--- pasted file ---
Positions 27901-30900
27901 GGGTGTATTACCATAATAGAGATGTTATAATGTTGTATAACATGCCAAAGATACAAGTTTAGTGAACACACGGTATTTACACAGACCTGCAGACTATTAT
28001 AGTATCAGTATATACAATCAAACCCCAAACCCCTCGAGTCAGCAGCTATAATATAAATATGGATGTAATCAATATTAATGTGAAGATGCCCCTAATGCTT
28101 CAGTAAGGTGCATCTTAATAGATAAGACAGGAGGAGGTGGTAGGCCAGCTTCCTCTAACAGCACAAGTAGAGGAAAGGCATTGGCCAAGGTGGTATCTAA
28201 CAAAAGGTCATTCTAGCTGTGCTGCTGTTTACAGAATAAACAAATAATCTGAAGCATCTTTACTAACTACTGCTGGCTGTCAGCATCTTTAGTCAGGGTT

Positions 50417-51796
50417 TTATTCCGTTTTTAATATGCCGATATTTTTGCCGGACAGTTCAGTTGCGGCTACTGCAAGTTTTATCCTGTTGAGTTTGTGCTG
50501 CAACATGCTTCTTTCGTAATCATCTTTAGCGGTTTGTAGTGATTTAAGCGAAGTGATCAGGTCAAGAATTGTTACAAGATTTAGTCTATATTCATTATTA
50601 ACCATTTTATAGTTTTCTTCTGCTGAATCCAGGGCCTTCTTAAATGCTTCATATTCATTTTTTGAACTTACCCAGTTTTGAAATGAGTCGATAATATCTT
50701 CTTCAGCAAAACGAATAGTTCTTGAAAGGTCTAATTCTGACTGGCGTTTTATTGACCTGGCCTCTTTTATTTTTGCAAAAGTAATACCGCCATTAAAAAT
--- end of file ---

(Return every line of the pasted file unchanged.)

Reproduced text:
Positions 27901-30900
27901 GGGTGTATTACCATAATAGAGATGTTATAATGTTGTATAACATGCCAAAGATACAAGTTTAGTGAACACACGGTATTTACACAGACCTGCAGACTATTAT
28001 AGTATCAGTATATACAATCAAACCCCAAACCCCTCGAGTCAGCAGCTATAATATAAATATGGATGTAATCAATATTAATGTGAAGATGCCCCTAATGCTT
28101 CAGTAAGGTGCATCTTAATAGATAAGACAGGAGGAGGTGGTAGGCCAGCTTCCTCTAACAGCACAAGTAGAGGAAAGGCATTGGCCAAGGTGGTATCTAA
28201 CAAAAGGTCATTCTAGCTGTGCTGCTGTTTACAGAATAAACAAATAATCTGAAGCATCTTTACTAACTACTGCTGGCTGTCAGCATCTTTAGTCAGGGTT

Positions 50417-51796
50417 TTATTCCGTTTTTAATATGCCGATATTTTTGCCGGACAGTTCAGTTGCGGCTACTGCAAGTTTTATCCTGTTGAGTTTGTGCTG
50501 CAACATGCTTCTTTCGTAATCATCTTTAGCGGTTTGTAGTGATTTAAGCGAAGTGATCAGGTCAAGAATTGTTACAAGATTTAGTCTATATTCATTATTA
50601 ACCATTTTATAGTTTTCTTCTGCTGAATCCAGGGCCTTCTTAAATGCTTCATATTCATTTTTTGAACTTACCCAGTTTTGAAATGAGTCGATAATATCTT
50701 CTTCAGCAAAACGAATAGTTCTTGAAAGGTCTAATTCTGACTGGCGTTTTATTGACCTGGCCTCTTTTATTTTTGCAAAAGTAATACCGCCATTAAAAAT